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  • Ten years experience with the unilateral approach for the removal of intradural spinal schwannomas and meningiomas,

    Final Number:

    Alfredo Pompili MD; Vincenzo Anelli; Fabrizio Caroli; Francesco Crispo; Maddalena Giovannetti MD; Laura Raus; Stefano Telera MD; Antonello Vidiri MD

    Study Design:
    Clinical Trial

    Subject Category:

    Meeting: Congress of Neurological Surgeons 2012 Annual Meeting

    Introduction: Spinal intradural-extramedullary tumors are usually removed by uni- or multi-level laminectomy/laminotomy with midline dural incision. Patients’ pain, discomfort, delayed postoperative kyphosis, and spinal instability may be minimized by adopting an unilateral approach, which avoids bilateral muscles and ligamenta damage.

    Methods: Methods 60 patients with schwannomas (63 tumors) and 14 with meningiomas (15) tumors) were operated upon with the limited unilateral laminectomy approach (June 2000-December 2010). No patient with either NF1 or NF2 was included. The laminectomy was one level, having care to remove all the ligamentum flavum. When necessary, it was extended 1.5-2 cm cranio-caudally. Dura was opened paramedially and the tumor dissected and removed either “en bloc” or piecemeal. Closure was done with 5-0 or 6-0 stitches. Removal was total in 62/63 schwannomas ; Simpson’s grade 1 was performed in 5 meningiomas and grade 2 in 10.

    Results: The uncomplicated patients were mobilized on day 3 and discharged on day 5. Post-operative pain was minimal and therapy was discontinuated after 24 hours. Four patients had orthostatic headache; two had a pseudomeningocele requiring reoperation. The most impressive, immediate result was on pain as evaluated by the Dennis Pain Scale: measured with the Wilcoxon signed rank test pain decrement was significant either at discharge or at 6-10 months ( p<0.0001 for schwannomas and p<0.001 for meningiomas ) Neurological results were excellent/good: 27 cases had pre-operative moderate to severe neurological impairment: 12 recovered completely, 12 up to 80-90%, 3 up to 70%. One patient with cervical malignant melanocytic schwannoma( partial removal) died 12 months post-op, while still recovering.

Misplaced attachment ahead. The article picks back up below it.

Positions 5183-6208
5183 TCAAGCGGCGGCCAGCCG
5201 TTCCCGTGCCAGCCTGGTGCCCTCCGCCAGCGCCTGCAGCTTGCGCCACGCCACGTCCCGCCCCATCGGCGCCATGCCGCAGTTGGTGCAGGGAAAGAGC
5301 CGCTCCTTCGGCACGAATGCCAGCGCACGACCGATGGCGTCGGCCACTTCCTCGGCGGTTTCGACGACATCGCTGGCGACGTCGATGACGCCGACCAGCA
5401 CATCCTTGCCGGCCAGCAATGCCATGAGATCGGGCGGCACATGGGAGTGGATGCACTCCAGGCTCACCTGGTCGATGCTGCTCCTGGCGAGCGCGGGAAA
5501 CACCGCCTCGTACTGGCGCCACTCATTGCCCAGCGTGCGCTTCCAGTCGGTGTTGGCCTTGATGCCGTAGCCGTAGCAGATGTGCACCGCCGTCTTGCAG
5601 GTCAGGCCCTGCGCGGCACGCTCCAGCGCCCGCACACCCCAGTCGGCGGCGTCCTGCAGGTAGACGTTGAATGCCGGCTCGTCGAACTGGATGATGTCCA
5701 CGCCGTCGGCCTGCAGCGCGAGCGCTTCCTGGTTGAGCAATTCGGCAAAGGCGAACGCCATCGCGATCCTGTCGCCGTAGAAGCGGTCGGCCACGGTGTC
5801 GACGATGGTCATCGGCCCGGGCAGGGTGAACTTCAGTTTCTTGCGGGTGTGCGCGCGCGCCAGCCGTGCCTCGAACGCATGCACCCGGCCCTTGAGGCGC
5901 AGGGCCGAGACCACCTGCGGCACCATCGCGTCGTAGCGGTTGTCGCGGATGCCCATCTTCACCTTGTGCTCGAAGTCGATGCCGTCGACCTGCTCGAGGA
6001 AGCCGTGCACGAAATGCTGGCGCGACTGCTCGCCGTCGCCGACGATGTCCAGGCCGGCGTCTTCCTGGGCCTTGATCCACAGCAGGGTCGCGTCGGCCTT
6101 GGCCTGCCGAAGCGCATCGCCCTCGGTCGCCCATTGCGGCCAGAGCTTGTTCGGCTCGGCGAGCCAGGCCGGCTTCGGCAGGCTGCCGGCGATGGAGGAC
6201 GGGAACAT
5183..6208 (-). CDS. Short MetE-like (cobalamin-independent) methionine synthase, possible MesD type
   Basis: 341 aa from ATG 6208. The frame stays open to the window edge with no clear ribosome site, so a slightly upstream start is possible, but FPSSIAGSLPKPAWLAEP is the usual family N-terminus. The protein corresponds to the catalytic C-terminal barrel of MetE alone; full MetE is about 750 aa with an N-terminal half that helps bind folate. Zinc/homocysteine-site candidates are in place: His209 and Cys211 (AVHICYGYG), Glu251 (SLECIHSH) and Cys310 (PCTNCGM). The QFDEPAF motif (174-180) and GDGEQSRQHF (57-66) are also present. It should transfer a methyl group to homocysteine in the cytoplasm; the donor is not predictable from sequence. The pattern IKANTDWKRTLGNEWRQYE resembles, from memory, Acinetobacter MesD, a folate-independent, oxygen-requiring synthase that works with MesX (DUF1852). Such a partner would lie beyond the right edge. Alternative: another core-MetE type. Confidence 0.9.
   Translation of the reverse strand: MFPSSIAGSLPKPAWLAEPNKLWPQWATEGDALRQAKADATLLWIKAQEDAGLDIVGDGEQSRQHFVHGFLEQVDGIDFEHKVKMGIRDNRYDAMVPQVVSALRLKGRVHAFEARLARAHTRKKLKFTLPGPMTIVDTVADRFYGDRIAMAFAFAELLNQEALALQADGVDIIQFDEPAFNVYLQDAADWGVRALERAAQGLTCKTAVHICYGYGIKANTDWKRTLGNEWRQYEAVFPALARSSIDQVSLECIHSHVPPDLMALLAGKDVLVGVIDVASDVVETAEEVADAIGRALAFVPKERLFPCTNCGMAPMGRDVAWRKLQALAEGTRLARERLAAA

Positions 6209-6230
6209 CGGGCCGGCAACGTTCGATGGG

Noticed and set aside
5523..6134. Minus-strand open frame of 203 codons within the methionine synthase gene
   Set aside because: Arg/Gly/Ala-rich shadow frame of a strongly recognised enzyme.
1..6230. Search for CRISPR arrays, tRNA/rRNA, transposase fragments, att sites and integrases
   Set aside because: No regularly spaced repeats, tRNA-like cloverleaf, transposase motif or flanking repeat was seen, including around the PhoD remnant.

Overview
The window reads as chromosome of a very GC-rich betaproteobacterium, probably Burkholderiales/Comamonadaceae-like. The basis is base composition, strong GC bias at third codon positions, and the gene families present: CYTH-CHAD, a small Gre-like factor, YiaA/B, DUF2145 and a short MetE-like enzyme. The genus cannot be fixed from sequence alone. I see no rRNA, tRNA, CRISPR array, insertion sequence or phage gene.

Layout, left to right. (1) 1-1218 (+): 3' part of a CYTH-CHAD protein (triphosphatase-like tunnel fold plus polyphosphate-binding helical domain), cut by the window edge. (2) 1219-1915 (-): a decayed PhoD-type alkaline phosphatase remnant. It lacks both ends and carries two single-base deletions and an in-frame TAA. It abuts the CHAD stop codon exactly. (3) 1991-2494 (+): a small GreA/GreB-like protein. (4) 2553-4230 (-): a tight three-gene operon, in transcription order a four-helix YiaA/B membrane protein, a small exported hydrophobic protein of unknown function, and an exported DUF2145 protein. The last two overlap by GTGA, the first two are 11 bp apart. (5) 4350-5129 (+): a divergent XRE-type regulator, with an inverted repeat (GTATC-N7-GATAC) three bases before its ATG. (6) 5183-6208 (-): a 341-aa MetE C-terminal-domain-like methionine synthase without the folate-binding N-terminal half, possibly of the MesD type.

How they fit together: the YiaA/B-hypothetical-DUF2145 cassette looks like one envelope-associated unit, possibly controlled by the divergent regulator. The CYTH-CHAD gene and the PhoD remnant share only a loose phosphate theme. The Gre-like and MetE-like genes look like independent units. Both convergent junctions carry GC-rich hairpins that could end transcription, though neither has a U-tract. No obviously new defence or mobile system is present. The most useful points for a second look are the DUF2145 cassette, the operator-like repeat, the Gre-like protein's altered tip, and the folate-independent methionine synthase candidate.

Conclusions: Hospital stay is shortened (no pain, early mobilization) and stability preserved with an appropriate microsurgical mininvasive technique. Neurological and oncological results are good. Patients’ post-operative pain and discomfort are greatly reduced. No external bracing is necessary, permitting early rehabilitation, and reduction of the overall costs.

    Patient Care: Post operative pain may be neglected as an important event in spinal tumor neurosurgery. By this approach the results on pain are impressive and this improves overall results. Spinal stability is preserved and no external bracing is required.

    Learning Objectives: By the conclusion of this session, partecipants should be able to select the correct approch to intradural extramedullary tumors and to have a proper view of the surgical anatomy and technical steps to remove them


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